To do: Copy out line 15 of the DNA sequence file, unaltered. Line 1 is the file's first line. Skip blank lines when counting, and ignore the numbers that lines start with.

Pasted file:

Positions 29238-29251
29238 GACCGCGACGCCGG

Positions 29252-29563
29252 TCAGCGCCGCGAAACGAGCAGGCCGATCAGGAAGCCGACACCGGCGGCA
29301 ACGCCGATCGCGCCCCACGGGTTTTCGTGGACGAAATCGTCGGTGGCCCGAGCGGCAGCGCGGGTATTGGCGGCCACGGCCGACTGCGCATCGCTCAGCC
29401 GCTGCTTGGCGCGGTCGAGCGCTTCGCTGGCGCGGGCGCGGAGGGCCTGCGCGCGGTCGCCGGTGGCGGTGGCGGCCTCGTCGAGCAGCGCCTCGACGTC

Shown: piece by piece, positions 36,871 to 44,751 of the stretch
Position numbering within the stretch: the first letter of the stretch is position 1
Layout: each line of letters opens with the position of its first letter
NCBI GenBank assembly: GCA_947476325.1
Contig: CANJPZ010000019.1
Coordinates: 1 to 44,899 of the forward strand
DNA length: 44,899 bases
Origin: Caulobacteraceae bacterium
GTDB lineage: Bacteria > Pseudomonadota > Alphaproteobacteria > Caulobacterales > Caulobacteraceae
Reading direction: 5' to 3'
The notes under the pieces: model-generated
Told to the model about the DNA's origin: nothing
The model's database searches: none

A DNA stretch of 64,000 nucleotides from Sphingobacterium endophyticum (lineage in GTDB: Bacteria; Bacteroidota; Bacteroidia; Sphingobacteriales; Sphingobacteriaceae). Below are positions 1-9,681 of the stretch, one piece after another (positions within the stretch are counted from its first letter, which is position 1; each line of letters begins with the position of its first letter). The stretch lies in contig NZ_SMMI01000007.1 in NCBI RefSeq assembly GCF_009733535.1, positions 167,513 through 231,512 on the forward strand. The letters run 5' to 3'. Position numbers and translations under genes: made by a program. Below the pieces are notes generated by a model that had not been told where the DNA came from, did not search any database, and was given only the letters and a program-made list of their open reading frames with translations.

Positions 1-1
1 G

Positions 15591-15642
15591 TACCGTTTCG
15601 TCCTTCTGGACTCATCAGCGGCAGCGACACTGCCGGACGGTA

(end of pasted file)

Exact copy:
GTDB lineage: Bacteria > Pseudomonadota > Alphaproteobacteria > Caulobacterales > Caulobacteraceae